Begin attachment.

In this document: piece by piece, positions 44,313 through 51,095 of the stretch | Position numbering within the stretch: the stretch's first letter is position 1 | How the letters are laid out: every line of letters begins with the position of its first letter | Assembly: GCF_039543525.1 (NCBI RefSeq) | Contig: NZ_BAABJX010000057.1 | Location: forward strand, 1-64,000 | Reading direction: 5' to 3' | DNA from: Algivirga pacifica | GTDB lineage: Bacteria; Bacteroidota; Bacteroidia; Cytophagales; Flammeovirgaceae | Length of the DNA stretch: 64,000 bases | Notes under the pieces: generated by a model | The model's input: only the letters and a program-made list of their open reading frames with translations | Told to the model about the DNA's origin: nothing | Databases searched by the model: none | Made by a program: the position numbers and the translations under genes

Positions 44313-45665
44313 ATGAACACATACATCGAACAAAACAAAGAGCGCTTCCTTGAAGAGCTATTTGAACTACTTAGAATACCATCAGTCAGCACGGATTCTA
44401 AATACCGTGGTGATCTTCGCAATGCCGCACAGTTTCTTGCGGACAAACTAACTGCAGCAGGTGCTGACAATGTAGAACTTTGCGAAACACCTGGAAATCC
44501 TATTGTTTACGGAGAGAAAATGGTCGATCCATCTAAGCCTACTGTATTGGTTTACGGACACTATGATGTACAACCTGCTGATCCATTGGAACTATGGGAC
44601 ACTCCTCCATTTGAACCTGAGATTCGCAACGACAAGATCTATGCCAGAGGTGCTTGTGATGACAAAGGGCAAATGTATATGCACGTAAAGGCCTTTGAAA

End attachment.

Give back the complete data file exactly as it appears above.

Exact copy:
In this document: piece by piece, positions 44,313 through 51,095 of the stretch | Position numbering within the stretch: the stretch's first letter is position 1 | How the letters are laid out: every line of letters begins with the position of its first letter | Assembly: GCF_039543525.1 (NCBI RefSeq) | Contig: NZ_BAABJX010000057.1 | Location: forward strand, 1-64,000 | Reading direction: 5' to 3' | DNA from: Algivirga pacifica | GTDB lineage: Bacteria; Bacteroidota; Bacteroidia; Cytophagales; Flammeovirgaceae | Length of the DNA stretch: 64,000 bases | Notes under the pieces: generated by a model | The model's input: only the letters and a program-made list of their open reading frames with translations | Told to the model about the DNA's origin: nothing | Databases searched by the model: none | Made by a program: the position numbers and the translations under genes

Positions 44313-45665
44313 ATGAACACATACATCGAACAAAACAAAGAGCGCTTCCTTGAAGAGCTATTTGAACTACTTAGAATACCATCAGTCAGCACGGATTCTA
44401 AATACCGTGGTGATCTTCGCAATGCCGCACAGTTTCTTGCGGACAAACTAACTGCAGCAGGTGCTGACAATGTAGAACTTTGCGAAACACCTGGAAATCC
44501 TATTGTTTACGGAGAGAAAATGGTCGATCCATCTAAGCCTACTGTATTGGTTTACGGACACTATGATGTACAACCTGCTGATCCATTGGAACTATGGGAC
44601 ACTCCTCCATTTGAACCTGAGATTCGCAACGACAAGATCTATGCCAGAGGTGCTTGTGATGACAAAGGGCAAATGTATATGCACGTAAAGGCCTTTGAAA